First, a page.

[Ads-l] People used to go "all out."

Jesse Sheidlower jester at PANIX.COM
Thu Feb 26 21:00:16 UTC 2015


You _never_ push your chips into the pot. You announce your bet and push
your chips forward, and the dealer confirms that what you said matched
what you did, and then the dealer moves your chips into the pot. To
place or throw your chips directly into the pot is known as "spashing
the pot", and will require a long pause while the pot gets re-counted to
confirm how much you actually put in.

And yes, you can go all in with less than the existing bet, in which
case the pot will be divided and you can only win the value of what you
covered with your all-in bet. (If you're playing head-to-head, there's
no need for a separate pot--your opponent can only bet up to the maximum
quantity of your stash.)

On Thu, Feb 26, 2015 at 03:48:27PM -0500, Neal Whitman wrote:
> I'm assuming this is at least partly due to the increased visibility of poker, and the dramatic move of saying "all in" and pushing all your chips into the pot. (Somehow you can do this even if you don't have enough to make the pot right...?)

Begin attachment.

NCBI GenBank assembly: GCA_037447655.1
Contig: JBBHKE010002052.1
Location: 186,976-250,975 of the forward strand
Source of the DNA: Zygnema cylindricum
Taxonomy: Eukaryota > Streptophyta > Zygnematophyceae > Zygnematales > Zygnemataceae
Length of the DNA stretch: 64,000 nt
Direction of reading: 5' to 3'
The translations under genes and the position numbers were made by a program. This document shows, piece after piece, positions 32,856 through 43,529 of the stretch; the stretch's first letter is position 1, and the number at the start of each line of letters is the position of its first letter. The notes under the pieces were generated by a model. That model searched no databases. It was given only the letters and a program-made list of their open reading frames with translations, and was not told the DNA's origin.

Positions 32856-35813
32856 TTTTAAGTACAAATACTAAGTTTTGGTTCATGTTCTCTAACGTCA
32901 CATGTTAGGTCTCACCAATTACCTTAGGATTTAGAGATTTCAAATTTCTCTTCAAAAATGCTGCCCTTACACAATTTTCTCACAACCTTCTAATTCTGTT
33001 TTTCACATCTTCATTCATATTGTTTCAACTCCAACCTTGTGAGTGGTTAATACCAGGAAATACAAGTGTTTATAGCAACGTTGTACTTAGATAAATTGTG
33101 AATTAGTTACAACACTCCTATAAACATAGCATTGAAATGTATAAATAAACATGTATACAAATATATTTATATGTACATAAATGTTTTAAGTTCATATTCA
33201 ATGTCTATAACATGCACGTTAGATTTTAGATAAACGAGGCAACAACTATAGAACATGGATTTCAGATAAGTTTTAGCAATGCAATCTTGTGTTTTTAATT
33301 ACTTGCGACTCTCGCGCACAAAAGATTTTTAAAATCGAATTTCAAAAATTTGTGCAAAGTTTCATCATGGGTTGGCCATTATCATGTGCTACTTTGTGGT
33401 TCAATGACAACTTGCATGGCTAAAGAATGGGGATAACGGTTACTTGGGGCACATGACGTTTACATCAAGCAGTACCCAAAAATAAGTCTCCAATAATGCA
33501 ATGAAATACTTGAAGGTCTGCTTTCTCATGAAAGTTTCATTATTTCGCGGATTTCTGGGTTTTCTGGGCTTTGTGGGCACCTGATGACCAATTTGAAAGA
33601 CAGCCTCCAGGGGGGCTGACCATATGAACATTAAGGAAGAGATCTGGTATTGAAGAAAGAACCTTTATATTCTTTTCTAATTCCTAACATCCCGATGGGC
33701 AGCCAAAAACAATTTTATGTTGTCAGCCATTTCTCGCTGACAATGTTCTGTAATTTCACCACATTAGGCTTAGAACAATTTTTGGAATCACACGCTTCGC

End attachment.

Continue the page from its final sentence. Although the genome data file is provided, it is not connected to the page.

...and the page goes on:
> 
> Neal
> 
> > On Feb 26, 2015, at 3:30 PM, Wilson Gray <hwgray at GMAIL.COM> wrote:
> > 
> > ---------------------- Information from the mail header -----------------------
> > Sender:       American Dialect Society <ADS-L at LISTSERV.UGA.EDU>
> > Poster:       Wilson Gray <hwgray at GMAIL.COM>
> > Subject:      People used to go "all out."
> > -------------------------------------------------------------------------------
> > 
> > "We went _all in_ with our partners and threw everything at this campaign."
> > 
> > from a Daily Kos e-mail
> > -- 
> > -Wilson
> > -----
> > All say, "How hard it is that we have to die!"---a strange complaint to
> > come from the mouths of people who have had to live.
> > -Mark Twain
> > 
> > ------------------------------------------------------------
> > The American Dialect Society - http://www.americandialect.org
> 
> ------------------------------------------------------------
> The American Dialect Society - http://www.americandialect.org

------------------------------------------------------------
The American Dialect Society - http://www.americandialect.org


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